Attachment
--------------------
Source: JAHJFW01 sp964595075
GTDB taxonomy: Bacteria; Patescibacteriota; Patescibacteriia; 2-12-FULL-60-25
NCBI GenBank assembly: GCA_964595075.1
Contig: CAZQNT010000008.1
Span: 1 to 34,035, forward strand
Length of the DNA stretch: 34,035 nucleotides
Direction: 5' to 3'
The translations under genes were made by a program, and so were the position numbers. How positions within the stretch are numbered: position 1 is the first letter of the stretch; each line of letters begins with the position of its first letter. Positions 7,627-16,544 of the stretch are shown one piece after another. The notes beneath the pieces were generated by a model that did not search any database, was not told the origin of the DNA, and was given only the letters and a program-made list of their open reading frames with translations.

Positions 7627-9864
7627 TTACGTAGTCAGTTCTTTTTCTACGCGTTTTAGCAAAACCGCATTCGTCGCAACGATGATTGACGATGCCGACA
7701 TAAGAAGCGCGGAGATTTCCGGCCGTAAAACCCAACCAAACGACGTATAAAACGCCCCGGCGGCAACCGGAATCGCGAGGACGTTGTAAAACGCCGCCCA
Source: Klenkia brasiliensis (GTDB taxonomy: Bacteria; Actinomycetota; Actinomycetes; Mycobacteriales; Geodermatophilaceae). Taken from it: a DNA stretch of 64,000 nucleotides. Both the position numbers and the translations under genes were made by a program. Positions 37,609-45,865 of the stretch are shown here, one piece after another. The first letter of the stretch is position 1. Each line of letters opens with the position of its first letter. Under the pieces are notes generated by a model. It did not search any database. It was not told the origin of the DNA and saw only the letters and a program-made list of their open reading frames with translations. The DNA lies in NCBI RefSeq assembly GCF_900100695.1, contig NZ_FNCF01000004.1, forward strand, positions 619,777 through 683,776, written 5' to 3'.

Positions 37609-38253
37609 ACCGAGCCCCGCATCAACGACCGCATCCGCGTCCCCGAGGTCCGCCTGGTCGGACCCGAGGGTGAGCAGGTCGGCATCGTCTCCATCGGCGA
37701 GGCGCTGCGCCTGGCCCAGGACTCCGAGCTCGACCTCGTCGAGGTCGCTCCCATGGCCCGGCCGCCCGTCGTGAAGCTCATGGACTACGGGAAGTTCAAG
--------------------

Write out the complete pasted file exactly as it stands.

Source: JAHJFW01 sp964595075
GTDB taxonomy: Bacteria; Patescibacteriota; Patescibacteriia; 2-12-FULL-60-25
NCBI GenBank assembly: GCA_964595075.1
Contig: CAZQNT010000008.1
Span: 1 to 34,035, forward strand
Length of the DNA stretch: 34,035 nucleotides
Direction: 5' to 3'
The translations under genes were made by a program, and so were the position numbers. How positions within the stretch are numbered: position 1 is the first letter of the stretch; each line of letters begins with the position of its first letter. Positions 7,627-16,544 of the stretch are shown one piece after another. The notes beneath the pieces were generated by a model that did not search any database, was not told the origin of the DNA, and was given only the letters and a program-made list of their open reading frames with translations.

Positions 7627-9864
7627 TTACGTAGTCAGTTCTTTTTCTACGCGTTTTAGCAAAACCGCATTCGTCGCAACGATGATTGACGATGCCGACA
7701 TAAGAAGCGCGGAGATTTCCGGCCGTAAAACCCAACCAAACGACGTATAAAACGCCCCGGCGGCAACCGGAATCGCGAGGACGTTGTAAAACGCCGCCCA
Source: Klenkia brasiliensis (GTDB taxonomy: Bacteria; Actinomycetota; Actinomycetes; Mycobacteriales; Geodermatophilaceae). Taken from it: a DNA stretch of 64,000 nucleotides. Both the position numbers and the translations under genes were made by a program. Positions 37,609-45,865 of the stretch are shown here, one piece after another. The first letter of the stretch is position 1. Each line of letters opens with the position of its first letter. Under the pieces are notes generated by a model. It did not search any database. It was not told the origin of the DNA and saw only the letters and a program-made list of their open reading frames with translations. The DNA lies in NCBI RefSeq assembly GCF_900100695.1, contig NZ_FNCF01000004.1, forward strand, positions 619,777 through 683,776, written 5' to 3'.

Positions 37609-38253
37609 ACCGAGCCCCGCATCAACGACCGCATCCGCGTCCCCGAGGTCCGCCTGGTCGGACCCGAGGGTGAGCAGGTCGGCATCGTCTCCATCGGCGA
37701 GGCGCTGCGCCTGGCCCAGGACTCCGAGCTCGACCTCGTCGAGGTCGCTCCCATGGCCCGGCCGCCCGTCGTGAAGCTCATGGACTACGGGAAGTTCAAG